Brett St Pierre: The important things with this compact is the optical viewfinder and the manual zoom, both of which are sadly hard to find anymore yet without them compacts are simply awful to use. I am not just being traditional, these simply work better. At the price I'd be somewhat tempted to get one for a bit of fun.
Remember that this viewfinder is only 85%.
I'm sure it's brighter and better than most, but at 85%-well-it depends on the user-it will work for some and definitely not for others.
There's always shooting much to wide and then cropping, I guess.
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Just sayin'.....do something about it.
" but more and more, images from smartphones are appearing in online publications and even the occasional newspaper story, that would traditionally have been the preserve of professionals carrying 'serious' cameras. It's not just the spontaneity of cameraphones or their increasingly impressive image quality that makes them appealing to photographers."
There are actually two subjects very clumsily merged in this brief excerpt:1. "the preserve of professionals"and2. "increasingly impressive image quality"
The balance of this excellent and interesting article aside, the reason these photos are increasingly appearing in publications comes down to two:
1. Free photo's are a lot cheaper than those from professionals
2. No one-including the editors and readership-have any notions or desire for quality.
No recognizes good layout or typography since anyone could put anything on a page.
Horrific audio and video abounds for the same reason.
As does empty poorly formed photography.
Fotogeneticist: I've just been waiting for a small body to stick on the end of my Nikkor glass to use for video in a package that can fit in a book bag. I've already got a D-SLR for everything else.
That camera is here. It is the Sony NEX. 'Not trying to be funny at all, but that is the reality-the adapters exist and are being used. Of course-there is the flange distance-the same "problem" as using any lens sourced from an SLR system.
JEPH: Good article that's relevant to lots of different areas.
Plus, it covers flash techniques, panning techniques along appropriate shutter speeds, effects of focal lengths, compositional devices-what's not to like?
forgot to mention:effects of shade under sunny conditions, white balance suggestions, and implications of focus techniques.
Lots for one article. Well done.
Good article that's relevant to lots of different areas.
Reading the majority of comments thus far, I am concerned about the knowledge and attitudes of Americans.
This was a useful refresher for me. I hope you continue this series on printing.
I hope the series continues.
b9346719: Next article:
Please!Say at least a little about Xerox/Tektronic Phaser solid ink (wax) technology.I've been using Phaser 8500 in my previous office. The results even on ordinary photo-copy paper are astonishing!Maybe u should compare one of them with 6-7 ink's inkjet beasts.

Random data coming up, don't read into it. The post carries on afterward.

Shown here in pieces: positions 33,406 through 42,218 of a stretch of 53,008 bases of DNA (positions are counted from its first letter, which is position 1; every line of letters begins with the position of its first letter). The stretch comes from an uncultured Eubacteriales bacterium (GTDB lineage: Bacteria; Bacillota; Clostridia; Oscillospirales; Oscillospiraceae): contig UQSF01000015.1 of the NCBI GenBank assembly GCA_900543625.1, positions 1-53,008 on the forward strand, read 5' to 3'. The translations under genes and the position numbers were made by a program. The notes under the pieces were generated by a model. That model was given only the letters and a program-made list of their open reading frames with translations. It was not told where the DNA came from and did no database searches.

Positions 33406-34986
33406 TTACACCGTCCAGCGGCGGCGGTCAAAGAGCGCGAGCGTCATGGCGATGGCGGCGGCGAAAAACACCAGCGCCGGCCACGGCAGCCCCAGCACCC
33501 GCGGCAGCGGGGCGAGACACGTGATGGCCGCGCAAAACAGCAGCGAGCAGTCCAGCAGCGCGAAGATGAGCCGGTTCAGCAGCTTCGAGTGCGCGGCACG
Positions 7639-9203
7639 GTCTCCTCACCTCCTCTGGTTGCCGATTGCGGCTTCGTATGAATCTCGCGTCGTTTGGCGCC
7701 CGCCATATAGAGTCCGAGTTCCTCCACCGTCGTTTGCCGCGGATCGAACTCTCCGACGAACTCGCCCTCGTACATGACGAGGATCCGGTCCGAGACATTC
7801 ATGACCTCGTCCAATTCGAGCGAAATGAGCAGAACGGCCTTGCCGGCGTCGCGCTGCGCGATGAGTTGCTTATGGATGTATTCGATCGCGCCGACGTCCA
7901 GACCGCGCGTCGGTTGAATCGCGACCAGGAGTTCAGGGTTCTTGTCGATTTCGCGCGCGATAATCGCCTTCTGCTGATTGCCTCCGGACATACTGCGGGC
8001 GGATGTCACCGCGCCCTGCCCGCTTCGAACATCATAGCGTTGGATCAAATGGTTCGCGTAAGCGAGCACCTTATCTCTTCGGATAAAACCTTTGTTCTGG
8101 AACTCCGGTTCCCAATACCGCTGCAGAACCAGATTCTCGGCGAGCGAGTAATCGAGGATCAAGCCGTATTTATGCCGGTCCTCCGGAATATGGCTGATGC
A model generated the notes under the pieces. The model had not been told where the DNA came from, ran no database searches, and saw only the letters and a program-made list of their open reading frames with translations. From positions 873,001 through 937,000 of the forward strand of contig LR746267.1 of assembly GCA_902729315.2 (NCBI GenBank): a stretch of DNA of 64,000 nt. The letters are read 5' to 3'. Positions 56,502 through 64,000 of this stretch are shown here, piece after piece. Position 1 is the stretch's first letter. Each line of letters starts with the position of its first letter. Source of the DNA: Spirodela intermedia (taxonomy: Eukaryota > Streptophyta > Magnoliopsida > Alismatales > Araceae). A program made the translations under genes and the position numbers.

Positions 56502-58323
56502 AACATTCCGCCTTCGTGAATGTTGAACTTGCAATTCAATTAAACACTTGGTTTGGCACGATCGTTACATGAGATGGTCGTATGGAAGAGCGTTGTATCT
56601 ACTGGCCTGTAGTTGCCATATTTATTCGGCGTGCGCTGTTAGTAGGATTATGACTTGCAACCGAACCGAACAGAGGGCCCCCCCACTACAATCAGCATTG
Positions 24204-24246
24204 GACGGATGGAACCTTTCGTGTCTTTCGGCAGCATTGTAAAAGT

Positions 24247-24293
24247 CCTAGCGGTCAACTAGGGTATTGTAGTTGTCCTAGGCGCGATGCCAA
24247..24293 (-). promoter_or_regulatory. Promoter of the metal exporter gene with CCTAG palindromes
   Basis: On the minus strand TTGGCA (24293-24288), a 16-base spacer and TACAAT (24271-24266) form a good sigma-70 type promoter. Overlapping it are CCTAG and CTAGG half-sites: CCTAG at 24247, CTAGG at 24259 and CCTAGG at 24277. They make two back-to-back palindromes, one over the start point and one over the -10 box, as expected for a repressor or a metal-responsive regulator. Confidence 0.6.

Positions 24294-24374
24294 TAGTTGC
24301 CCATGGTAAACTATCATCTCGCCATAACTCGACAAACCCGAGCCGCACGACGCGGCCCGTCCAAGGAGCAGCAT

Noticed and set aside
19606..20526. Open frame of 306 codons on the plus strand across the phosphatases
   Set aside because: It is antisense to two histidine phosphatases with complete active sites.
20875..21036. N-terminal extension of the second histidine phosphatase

I'm glad to see this article on printers. It's perhaps nothing new for many of us, but I need a reminder or refresher course, and it's very useful and convenient to have it here.
Kevin Cheesman: Great products, but aren't these destroying photographers businesses?
As a school photographer and administrator of www.schoolphotopro.com, our members are all suffering because of this type of technology as parents can now easily run off copies of their school photos. When they can make copies so easily why would they want buy more than just a single print?
"Great products, but aren't these destroying photographers businesses?"
Forgive me, but this seems an absurd reaction to an article on printers.
Mustafa: Nice idea to have printer reviews. Also good that you seem to be editing Vincent's syntax, which can sometimes be a little wayward. That's not to say that his site is not well worth visiting, though.
Oh, his syntax was almost instantly recognizable to me!
Good to have him here again.
sankos: What I miss in the review is some info on how the photos were printed -- using factory defaults, canned profiles, or maybe they were profiled individually? I can't seem to spot that bit of *essential* info.
Where is Vincent?It just struck me: Vincent is the master of the "interactive review," as anyone who has visited his site would know.
Would someone from DPR invite him to comment here? He is both diplomatic and matter of fact.
In short: perfect!
Addendum to previous post:
Also, since this is a "multi-function printer" test, the paper used for the text printing evaluations should be described. Essential is one is to use it as a *multi function* printer. (I know, this strays from a photo website, but still.)
In keeping with this sentiment, perhaps there should be information on stationary one might find from common (meaning: largest) suppliers. Yes-this would open a HUGE area, and not photo related. But still-you have waded into the waters of text printing. (For example, does all cotton stock work best for inkjet text printing, mixed stock, inkjet optimized stock, laid surfaces, the list goes on.)
A bit churlish, all of that, keep up the good work. More please.
1. US Market and CD-R/DVD printing: Does the Canon offer disc printing? Generally, in the US market, disc printing has been pretty much exclusively available on Epson printers. There was an HP in the past that offered disc printing.
2. A requirement: We really need to know how color was handled:A. Managed image software, and what it wasorB. Managed printer supplied software
I feel this review was a little too basic to be of value.
However, I'm enthused about the reappearance of Vincent Oliver-and I think he is one of the ideal people to do scanner and printer reviews. Those unfamiliar with his work are encouraged to visit his web site, or look around here for earlier contributions (if they are still here, somewhere).